I see the profanity filter gave me the * - I was describing an adult theatre, and yes, I think it was the Globe. It wasn't just Times Sq in those days with those establishments.

Back in the day, NYC was still expanding. I know Brooklyn was added in what, 1903? Around the time of the IRT. Most of the Bronx used to belong to Westchester. It would not be unreasonable to think that NYC had its eyes on Mt. Vernon, Pelham Manor, or Yonkers.

I think I may have ridden on the Bronx portion of the Third Av at some point, although I can't recall since I was 11 when it came down. I do remember them ripping it down, though, as we often drove past Gun Hill Rd to go down to Manhattan from my Grandmothers. I think it's proximity to the Concourse and the Harlem line doomed it.

  by Paul1705
When the Manhattan portion of the el was closed, I suspect ridership dropped off somewhat. By the 1970s, the population of that part of the Bronx was going down, and lot of stations in the borough were losing riders. (The opposite is happening now.)

The el structure was very old too; I think it was extended into the Bronx in stages between 1888 and about 1900. It wasn't up to the standards of the IRT lines built in the 20th Century.

There was a vague MTA plan in 1968 to build a replacement line along the Harlem Division, but I have no idea how that would have been done.

  by Otto Vondrak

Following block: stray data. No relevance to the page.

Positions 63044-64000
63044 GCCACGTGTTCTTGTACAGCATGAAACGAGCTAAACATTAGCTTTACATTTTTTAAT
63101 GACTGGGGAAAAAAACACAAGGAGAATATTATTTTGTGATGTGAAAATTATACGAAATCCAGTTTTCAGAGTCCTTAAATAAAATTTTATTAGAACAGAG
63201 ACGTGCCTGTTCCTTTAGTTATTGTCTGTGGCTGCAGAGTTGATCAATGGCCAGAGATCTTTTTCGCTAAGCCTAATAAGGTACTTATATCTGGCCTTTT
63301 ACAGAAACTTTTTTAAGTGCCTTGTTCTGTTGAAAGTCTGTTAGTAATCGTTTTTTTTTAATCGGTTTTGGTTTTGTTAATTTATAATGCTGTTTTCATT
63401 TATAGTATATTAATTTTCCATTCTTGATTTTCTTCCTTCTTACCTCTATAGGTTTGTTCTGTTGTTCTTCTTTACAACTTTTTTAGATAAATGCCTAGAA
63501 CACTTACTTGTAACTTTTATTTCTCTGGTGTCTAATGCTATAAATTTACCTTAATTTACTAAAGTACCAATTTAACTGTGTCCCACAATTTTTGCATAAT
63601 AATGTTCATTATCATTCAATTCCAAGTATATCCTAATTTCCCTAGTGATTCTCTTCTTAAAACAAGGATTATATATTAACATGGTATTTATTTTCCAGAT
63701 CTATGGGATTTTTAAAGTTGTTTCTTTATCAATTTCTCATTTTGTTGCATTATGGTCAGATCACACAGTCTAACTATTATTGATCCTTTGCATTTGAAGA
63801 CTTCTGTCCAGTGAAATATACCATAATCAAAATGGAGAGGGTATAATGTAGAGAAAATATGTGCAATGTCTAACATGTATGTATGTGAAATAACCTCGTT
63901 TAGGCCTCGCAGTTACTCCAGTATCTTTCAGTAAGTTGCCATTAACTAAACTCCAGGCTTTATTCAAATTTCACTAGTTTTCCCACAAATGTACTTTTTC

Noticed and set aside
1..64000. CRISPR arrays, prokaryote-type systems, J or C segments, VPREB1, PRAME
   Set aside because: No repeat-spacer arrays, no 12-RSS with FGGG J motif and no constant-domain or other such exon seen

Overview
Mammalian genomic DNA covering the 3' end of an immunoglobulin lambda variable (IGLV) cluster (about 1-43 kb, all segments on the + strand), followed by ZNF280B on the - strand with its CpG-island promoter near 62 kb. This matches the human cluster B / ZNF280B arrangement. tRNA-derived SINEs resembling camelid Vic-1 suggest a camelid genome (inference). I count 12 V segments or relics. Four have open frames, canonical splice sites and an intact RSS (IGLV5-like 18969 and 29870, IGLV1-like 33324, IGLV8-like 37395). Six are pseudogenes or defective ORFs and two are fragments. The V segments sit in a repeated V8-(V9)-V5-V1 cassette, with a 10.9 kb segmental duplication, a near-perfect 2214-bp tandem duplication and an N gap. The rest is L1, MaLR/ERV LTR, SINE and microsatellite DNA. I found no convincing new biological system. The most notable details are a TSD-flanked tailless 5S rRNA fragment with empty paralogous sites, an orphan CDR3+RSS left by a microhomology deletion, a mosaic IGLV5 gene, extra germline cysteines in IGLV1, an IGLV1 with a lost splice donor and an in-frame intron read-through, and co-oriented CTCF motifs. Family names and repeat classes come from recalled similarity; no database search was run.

You asked about ridership levels. Here's some info about the MTA in the 1970s, and the closure of the Bronx section of the Third Avenue El:


"The last elevated line that could trace its history back to the Manhattan Els, the Third Avenue El in the Bronx, was closed for good on April 29th, 1973. It carried over 158 million passengers in 1917; when it closed, it carried just under 6 million yearly passengers. It was replaced by Bx-55 bus service."

Some additional information on the Third Avenue El:


http://www.forgotten-ny.com/SUBWAYS/Thi ... irdav.html

A nifty movie from the 1950s:



  by Paul1705
Thank you for the information.

If my math is correct, that would have been just over 17,000 daily trips at the end. I would have expected even less than that, although of course it was probably dropping every year at that point.

In recent years, ridership on the Bx55 and especially the Bx41 seems to be booming. I would guess that the combined totals of those two routes now far exceeds what the el carried thirty-four years ago.

  by Jeff Smith
Awesome links, Otto. I always forget about the articles on many of the sites.

Odd video, especially considering the era, a bit campy, but I enjoyed it. Question from the video, though: is the swingbridge over the Harlem River to the Bronx still there? Is that the 3rd Av (an obvious question) bridge? I was wondering if the bridge remained, but the EL superstructure only was removed. For instance, the bridge for the 9th Av EL come Shuttle at Sedgewick / Highbridge is long gone. The only subway bridge (to the Bronx) I can think of now is the Broadway bridge. Of course, there are several bridges to Queens / Brooklyn still carrying subways.

  by drewh
There are no lines via bridge from Manhattan to Queens - all tunnels now.

I dont know about the G from Bklyn to Queens is it across or under Newtown Creek?

  by Gerry6309
The Second and Third Av. Els both crossed at the north end of Second Av. I think that bridge is gone now as it was a double level rail bridge. Road bridges at First(Willis) and Third remain but both have been rebuilt.

The G goes under Newtown Creek in a subway, IIRC it was cut and cover using cofferdams.